Robins only live for about 2 years so their territories come up for grabs regularly.

      They’re also called a Robin Redbreast because there was no word for Orange in the English language (if you can even call it a language) until around the 16th century.

      1. millie loves leather

        I found out yesterday that the original word for orange, as Gaeilge, is buí dearg, which is lovely imo.

        1. ReproBertie

          I’ve not heard that one. We had flannbhuí for orange.

          flann is blood red and buí is yellow so flannbuí is a mix between blood red and yellow. Irish tends to spectrum colours rather than just label them. This means we get bán-dearg for pink (white-red) and bán-buí for cream (white-yellow).

          1. Janet, dreams of an alternate universe

            oh nice tip, I love the way you think differently in different languages, it opens up new vistas in the mind and soul

          2. millie loves leather

            Oooh thanks for that. I’m only starting to dip my toe back into Irish but I really do enjoy learning about Irish words. That’s going on the Christmas list.

            I also listen to the Mother Foclóir podcast which has some really great episodes about this sort of thing, for anyone interested.

          3. ReproBertie

            If you haven’t already, you should add the Motherfoclóir book to the Christmas list. I’ve not read the sequel, Craic Baby, but if it’s as good as the first it’s definitely worth a look.

            Another for the list is “A History of Ireland in 100 words” which looks at the etymology of Irish words and how they reflect the changes to the country.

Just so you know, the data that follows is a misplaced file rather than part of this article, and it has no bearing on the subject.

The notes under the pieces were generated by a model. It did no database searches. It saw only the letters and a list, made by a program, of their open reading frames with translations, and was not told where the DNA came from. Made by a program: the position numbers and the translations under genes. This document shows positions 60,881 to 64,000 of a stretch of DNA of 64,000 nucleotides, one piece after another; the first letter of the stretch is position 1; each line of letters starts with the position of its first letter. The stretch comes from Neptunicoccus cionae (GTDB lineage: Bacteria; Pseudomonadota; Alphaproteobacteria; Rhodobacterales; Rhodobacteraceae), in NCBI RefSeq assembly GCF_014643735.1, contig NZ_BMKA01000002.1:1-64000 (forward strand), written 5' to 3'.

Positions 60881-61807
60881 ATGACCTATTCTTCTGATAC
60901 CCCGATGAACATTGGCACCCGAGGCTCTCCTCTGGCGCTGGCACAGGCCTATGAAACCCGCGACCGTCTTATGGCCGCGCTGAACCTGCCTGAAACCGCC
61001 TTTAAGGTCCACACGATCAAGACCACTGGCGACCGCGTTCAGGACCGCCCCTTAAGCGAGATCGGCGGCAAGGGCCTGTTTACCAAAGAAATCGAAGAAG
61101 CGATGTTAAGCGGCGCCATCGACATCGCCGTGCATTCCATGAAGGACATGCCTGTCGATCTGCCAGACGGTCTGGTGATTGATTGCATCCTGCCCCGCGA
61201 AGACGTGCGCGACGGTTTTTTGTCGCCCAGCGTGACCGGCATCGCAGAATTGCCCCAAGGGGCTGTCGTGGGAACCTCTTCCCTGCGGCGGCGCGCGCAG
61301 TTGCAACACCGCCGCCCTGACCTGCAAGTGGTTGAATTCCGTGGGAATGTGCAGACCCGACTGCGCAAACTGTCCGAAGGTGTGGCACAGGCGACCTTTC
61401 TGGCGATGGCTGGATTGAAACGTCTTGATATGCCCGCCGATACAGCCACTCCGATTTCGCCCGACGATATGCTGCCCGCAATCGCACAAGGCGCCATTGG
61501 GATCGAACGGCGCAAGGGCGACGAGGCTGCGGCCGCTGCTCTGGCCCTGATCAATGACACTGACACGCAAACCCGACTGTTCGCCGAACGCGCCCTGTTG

Just be sure to get them from your local bookshop.

          4. millie loves leather

            Cheers for that RB. As someone who struggled with Irish in school, not helped by some piss poor teachers, I never thought I’d find myself wanting to get back into the language, so anything to encourage the newfound interest is welcome.

          5. Paulus

            Garry Bannister has a few foclóirs which are great for more modern idioms; ( some of which are tres dana).

    2. Clampers Outside

      My Mum is 80 now, and has a Robin feed from her hand too. Gives her great delight :)

      And because of that… I’ll have none o’ Slightly’s dissing of Robins! :)

  3. Janet, dreams of an alternate universe

    thanks for reminding me to get fat balls …and another bell for the cat :),
    the sun over the spaces in Africa is something else, it’s hard to understand the vastness, how far the eye can see, how small you are and the colours until you have been there, so thanks for the reminder of that too,
    my favourite sunrises are when you are sailing and up she comes in a cup of blue all around.

  4. Orno

    A goldtit? What’s that? Does he mean a goldfinch? Or perhaps at blue tit or a great tit?

    When a robin sings he’s basically telling everyone else to feck off, so yes they are very terrotorial and quite aggessive. Sounds lovely though.

    1. Slightly Bemused

      He is a Greattit, but given his lovely colour I call him a GoldTit :-)

      The finches live a few doors down, but pop over every so often

  5. Harry

    I have a seed feeder and a fat ball feeder hanging under the awnings of the shed but it doesn’t stop the magpies and grey crows from smashing into them to get some grub.

    Attracts a lot of blue tits which I enjoy. I love tits. I also bought a bird house to attract a Robin, which was the purpose of the whole feeding enterprise also, but no joy as yet.

    1. ReproBertie

      Robins aren’t big fans of feeders. They’re more likely to hop around under it picking up the scraps. Try a bird table or just do a bit of digging. Robins like nothing more than watching humans work.

      Peanut feeders will keep the blue tits happy but be of no real interest to the magpies and crows.